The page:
21. Utilitarianism: modern flavas
• Act vs Rule – Richard Brandt - Act-based approach
sums up likely benefits and harms for each act. Easy to
rationalize, difficult to apply, potentially erratic (Mill:
• Rule-based approach follows rules of thumb established
in advance (e.g. stealing usually doesn’t have the best
consequences) Quicker, less erratic, might not be
responsive to circumstances.
• Preference/pluralist Utilitarianism (Peter Singer) evaluate consequences in terms of various goods, not
just hedonism: virtue, knowledge, pleasure, life, and
freedom, or animal desires.
22. Utilitarianism: Issues
• Could have bizarre implications: would slavery/racism,
killing miserable rich and giving the money to charity be
right if they maximized the total pleasure?
• Right results, wrong reasons (= Kant’s attack).
• Bernard Williams: George and the Chemical Warfare job;
Jim and the Mexican Massacre…Isn’t it wrong in itself to
kill an innocent person, even if it had the best
• Nozick and the Experience Machine: do we choose a life
23. Non-cognitivism –
Ethical Intuitionism: G.E. Moore
• Intuition not definition, as “Good” is indefinable – see
Open Question Argument.
• an attack on Ethical Naturalism (= that moral values are
known cognitively, derived from nature – Kant, in a
way?, also Utilitarianism)
• True that some natural qualities (e.g. colour terms –
‘red’, ‘yellow’ etc) are known non-cognitively, but these
are observable and public.
• But moral terms are known non-cognitively, and
privately, though intuition.
• objective moral truths (analogous to mathematical ones)
are ‘intuitively self-evident to a mature mind’.
24. The Open Question Argument
• Moore – ‘Naturalistic Fallacy’ – the silly idea that moral
values are natural properties of the world.
• All moral questions are open questions (i.e. ‘Is it true that
the good is X?’ is not analytic.)
• So you can’t reduce morality to a set of observable
• But we do have sound moral intuitions, particularly if we
are Cambridge Professors of Philosophy
• Advantages over Kant: gut feeling resolves moral
impasses/conflicts/exceptionless promise problems –
following instinct is easy!
• Advantages over Utilitarianism: morality without the
tedium of the hedonic calculus
25. Issues with Moore
• Is there sufficient agreement over what
moral principles are ‘self-evident’?
• What could be wrong with a ‘gut feel’?
• Intuitionist moral education inculcates
parental (and perhaps Nazi or terrorist)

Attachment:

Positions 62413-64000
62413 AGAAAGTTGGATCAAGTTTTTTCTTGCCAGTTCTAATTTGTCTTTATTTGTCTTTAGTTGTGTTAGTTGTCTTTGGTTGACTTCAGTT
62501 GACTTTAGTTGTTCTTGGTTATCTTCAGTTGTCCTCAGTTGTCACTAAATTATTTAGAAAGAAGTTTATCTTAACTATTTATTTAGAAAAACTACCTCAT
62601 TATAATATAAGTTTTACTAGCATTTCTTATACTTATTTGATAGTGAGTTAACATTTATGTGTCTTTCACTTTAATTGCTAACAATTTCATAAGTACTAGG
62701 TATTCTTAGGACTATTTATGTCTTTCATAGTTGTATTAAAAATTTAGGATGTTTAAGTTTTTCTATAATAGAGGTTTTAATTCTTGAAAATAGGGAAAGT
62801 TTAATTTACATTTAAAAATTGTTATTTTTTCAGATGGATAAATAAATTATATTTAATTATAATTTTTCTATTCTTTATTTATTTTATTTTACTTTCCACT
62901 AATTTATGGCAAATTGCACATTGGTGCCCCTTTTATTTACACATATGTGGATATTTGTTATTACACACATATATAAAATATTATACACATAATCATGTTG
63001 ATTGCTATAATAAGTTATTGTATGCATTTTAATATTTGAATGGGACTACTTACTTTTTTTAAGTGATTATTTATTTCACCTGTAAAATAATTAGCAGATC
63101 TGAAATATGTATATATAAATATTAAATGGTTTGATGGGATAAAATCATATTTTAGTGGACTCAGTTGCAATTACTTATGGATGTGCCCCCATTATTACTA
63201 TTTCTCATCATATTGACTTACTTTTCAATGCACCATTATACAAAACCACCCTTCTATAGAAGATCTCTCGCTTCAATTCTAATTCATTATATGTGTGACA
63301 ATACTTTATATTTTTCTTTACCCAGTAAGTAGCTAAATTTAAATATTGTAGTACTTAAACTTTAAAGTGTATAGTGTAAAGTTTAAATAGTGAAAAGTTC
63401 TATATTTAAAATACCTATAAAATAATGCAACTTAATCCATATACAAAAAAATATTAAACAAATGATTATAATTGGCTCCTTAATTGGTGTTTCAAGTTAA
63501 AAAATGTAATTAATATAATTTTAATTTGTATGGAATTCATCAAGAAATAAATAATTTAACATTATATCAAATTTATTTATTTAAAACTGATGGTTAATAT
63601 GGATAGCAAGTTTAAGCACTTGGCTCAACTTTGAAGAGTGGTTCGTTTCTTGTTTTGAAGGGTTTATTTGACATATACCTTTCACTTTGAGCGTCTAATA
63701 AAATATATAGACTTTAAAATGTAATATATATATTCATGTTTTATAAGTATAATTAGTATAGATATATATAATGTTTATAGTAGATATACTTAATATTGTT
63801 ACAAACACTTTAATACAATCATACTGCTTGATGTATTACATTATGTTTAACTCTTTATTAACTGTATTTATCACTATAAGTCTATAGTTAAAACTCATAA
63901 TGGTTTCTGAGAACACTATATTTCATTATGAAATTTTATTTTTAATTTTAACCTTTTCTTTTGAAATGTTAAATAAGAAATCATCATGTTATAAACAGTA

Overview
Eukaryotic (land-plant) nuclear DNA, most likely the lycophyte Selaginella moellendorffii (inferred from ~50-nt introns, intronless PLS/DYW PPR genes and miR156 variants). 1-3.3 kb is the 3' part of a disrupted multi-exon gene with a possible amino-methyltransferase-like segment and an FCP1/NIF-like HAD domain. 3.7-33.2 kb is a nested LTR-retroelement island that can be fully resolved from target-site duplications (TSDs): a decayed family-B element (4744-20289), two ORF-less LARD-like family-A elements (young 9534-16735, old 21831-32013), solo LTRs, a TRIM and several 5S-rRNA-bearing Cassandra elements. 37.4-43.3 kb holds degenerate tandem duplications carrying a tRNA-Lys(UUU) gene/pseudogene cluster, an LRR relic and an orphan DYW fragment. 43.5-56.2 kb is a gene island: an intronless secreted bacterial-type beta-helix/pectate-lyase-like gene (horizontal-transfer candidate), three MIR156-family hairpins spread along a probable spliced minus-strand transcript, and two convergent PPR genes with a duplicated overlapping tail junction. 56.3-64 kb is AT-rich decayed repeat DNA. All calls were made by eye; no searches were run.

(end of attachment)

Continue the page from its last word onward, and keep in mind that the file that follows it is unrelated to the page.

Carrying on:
norms – which later will seem to be “selfevident truths.”
• Surely we need some way to rationally
criticise inherited moral intuitions?
26. W.D. Ross – Prima Facie (“On the
face of it”) obligations
• Ross avoids instrumentalism of utilitarian approach
(some deeds are intuitively ruled out)
• But also avoids issues over exceptionless promises
• “The moral order...is just as much part of the
fundamental nature of the universe…as is the spatial or
numerical structure expressed in the axioms of geometry
• These objective features are known through intuition…
• Seven strong but not exceptionless obligations - Fidelity,
Reparation, Gratitude, Justice, Self-improvement,
• So, like Moore, an intuitionist, but these intuitions can
then be rationally assessed/weighed. So e.g. we have a
duty to keep our promises, but it isn’t exceptionless.
27. Advantages of Ross’s Approach
• Ross’s approach solves moral dilemmas:
– in any given situation, any number of these prima facie
obligations may apply.
– In the case of ethical dilemmas, they may even contradict one
– Nonetheless, there can never be a true ethical dilemma, Ross
would argue, because one of the prima facie obligations in a
given situation is always the weightiest, and overrules all the
– This is thus the absolute obligation, the action that the person
ought to perform.
• Ross accepts a pluralistic view of value: virtue,
knowledge, pleasure, life, and freedom (etc…) are good
in themselves – and ought to be promoted for their own
sake (sounds like preference util…)
28. Problems with Ross
• Why are ‘prima facie’ moral obligations any
better than Moore’s ‘moral intuitions’?
• Hence, all the problems of Moore’s intuitionism
might apply…see previous slides…
• ‘prima facie’ or ‘on the face of it’ may not carry
the kind of genuine moral weight Ross wants
– modern commentators often prefer the phrase ‘pro
tanto’ or ‘as far as it is able, as far as it will go’